A previous reviewer complained about the sociological bias of this book. I have no complaint. I think this is its greatest strength. The book's title tells you exactly what it claims to be, and the contents live up to this description.
The fact that the medical model along with others is scrutinised doesn't make the book "unbalanced" in my view. I don't remember being struck by any "medical howlers", but if there are any they don't invalidate the overall critical analysis.
This book is an excellent example of the application of the sociological imagination to this complex, confusing but compelling field. The plight of those of us who suffer emotional and mental problems deserves the understanding that a sociological imagination can bring.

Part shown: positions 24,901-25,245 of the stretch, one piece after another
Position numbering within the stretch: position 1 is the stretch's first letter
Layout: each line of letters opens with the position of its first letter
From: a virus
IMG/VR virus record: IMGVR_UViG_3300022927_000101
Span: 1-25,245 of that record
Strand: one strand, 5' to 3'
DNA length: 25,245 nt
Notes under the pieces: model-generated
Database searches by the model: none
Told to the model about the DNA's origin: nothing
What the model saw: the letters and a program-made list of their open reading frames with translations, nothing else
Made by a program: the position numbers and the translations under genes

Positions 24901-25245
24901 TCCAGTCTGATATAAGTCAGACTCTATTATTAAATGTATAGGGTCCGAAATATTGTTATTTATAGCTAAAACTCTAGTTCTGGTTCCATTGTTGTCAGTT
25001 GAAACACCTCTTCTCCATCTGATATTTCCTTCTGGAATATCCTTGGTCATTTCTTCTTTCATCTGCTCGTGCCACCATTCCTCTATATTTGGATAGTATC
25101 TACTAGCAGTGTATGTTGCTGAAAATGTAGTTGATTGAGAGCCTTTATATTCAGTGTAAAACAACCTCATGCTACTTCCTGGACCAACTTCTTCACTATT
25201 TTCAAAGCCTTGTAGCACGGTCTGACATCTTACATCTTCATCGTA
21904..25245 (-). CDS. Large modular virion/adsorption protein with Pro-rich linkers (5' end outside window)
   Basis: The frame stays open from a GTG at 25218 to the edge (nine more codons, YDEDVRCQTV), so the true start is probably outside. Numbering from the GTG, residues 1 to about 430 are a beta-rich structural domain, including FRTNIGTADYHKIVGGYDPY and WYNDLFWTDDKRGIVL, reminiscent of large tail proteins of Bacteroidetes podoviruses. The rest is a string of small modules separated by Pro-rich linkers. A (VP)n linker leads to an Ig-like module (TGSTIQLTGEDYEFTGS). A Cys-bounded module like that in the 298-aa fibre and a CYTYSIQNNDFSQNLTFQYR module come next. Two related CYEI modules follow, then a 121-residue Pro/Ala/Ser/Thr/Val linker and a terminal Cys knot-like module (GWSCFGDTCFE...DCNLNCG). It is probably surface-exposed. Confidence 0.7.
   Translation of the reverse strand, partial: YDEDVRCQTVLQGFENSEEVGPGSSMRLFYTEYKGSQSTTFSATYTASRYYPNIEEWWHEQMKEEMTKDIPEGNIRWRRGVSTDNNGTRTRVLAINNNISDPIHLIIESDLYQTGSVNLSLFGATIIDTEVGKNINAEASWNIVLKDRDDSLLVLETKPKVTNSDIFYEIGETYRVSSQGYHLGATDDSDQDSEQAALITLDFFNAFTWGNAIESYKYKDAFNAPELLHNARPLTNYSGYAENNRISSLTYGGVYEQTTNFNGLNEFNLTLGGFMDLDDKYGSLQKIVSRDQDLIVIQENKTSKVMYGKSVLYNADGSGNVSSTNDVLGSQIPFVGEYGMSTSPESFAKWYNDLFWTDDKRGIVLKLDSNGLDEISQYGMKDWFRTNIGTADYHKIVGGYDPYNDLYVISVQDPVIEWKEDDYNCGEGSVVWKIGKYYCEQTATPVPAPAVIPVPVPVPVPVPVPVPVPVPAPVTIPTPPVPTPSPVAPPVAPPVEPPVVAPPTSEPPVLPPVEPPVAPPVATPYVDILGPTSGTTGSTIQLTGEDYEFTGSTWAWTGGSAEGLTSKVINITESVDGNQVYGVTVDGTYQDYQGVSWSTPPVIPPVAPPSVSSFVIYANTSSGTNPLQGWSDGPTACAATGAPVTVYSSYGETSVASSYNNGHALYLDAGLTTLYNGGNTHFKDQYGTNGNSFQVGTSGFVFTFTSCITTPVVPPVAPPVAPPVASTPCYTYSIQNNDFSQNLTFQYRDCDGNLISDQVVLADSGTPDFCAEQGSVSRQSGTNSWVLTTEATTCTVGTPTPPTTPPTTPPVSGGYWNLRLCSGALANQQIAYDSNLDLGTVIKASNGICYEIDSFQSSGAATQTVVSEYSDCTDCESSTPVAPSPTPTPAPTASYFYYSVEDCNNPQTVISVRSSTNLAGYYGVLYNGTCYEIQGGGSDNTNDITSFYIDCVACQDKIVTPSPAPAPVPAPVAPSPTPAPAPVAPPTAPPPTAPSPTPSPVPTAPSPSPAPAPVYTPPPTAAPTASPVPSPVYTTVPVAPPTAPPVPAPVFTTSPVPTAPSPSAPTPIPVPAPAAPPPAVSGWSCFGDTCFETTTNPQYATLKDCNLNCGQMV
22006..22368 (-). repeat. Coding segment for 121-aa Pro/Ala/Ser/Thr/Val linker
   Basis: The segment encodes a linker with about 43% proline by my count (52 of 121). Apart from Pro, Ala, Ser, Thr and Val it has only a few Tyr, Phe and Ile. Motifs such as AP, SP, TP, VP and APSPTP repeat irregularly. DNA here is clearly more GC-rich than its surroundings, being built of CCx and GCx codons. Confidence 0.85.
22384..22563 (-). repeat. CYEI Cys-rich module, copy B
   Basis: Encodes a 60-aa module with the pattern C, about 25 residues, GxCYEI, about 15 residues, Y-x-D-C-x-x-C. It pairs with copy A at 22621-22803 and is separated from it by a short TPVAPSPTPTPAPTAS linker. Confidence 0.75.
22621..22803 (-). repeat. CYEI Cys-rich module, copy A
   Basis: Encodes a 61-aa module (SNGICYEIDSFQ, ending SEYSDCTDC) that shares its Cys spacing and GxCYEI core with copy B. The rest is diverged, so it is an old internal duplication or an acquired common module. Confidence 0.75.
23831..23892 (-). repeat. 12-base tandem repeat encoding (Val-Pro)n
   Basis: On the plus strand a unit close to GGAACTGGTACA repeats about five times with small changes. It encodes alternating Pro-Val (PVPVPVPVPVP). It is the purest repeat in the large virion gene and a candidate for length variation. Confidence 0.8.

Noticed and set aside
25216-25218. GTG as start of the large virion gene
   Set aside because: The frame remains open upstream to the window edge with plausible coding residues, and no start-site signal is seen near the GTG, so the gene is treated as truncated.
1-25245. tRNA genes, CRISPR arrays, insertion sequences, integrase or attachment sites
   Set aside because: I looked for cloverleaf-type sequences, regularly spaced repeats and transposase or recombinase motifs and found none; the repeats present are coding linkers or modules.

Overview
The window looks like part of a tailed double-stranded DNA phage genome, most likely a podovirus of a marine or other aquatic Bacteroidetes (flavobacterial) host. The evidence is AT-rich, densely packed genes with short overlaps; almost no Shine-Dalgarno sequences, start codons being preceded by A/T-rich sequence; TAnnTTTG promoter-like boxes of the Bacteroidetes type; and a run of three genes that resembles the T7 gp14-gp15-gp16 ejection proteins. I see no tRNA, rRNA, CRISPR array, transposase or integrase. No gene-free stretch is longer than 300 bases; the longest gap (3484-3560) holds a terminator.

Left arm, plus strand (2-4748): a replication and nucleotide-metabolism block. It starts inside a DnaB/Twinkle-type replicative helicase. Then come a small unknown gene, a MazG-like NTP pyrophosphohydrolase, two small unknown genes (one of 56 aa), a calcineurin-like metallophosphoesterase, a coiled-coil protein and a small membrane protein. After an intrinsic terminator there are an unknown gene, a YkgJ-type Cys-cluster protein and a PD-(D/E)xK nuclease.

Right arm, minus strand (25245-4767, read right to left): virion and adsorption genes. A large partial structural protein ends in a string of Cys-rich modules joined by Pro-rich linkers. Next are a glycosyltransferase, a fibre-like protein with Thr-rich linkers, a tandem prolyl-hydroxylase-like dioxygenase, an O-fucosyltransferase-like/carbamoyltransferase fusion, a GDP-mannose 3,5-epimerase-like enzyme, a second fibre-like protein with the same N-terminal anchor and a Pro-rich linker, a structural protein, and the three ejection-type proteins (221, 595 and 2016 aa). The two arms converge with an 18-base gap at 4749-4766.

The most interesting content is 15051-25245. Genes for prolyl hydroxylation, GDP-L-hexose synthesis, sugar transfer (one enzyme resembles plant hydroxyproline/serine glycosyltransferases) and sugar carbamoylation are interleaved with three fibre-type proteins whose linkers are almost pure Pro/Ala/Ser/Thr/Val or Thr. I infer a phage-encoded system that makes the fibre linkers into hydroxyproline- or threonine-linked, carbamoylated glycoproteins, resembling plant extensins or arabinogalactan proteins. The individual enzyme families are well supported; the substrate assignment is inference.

As well as illuminating its subject, this book gives the reader an insight into the sociological perspective, and gives a clear account of various sociological concepts and theoretical positions.
I like things that do what they say they will. I'd recommend this book.
on 9 April 2004
Interesting book full of arguments which are all distinctly anti-psychiatry. The book could have done with a medical contributor, as whilst it clearly has a clinical psychologist contributing, his understanding of medical therapies seems severely limited since the book is full of medical howlers.
This is typical sociological 'argument', don't expect anything different.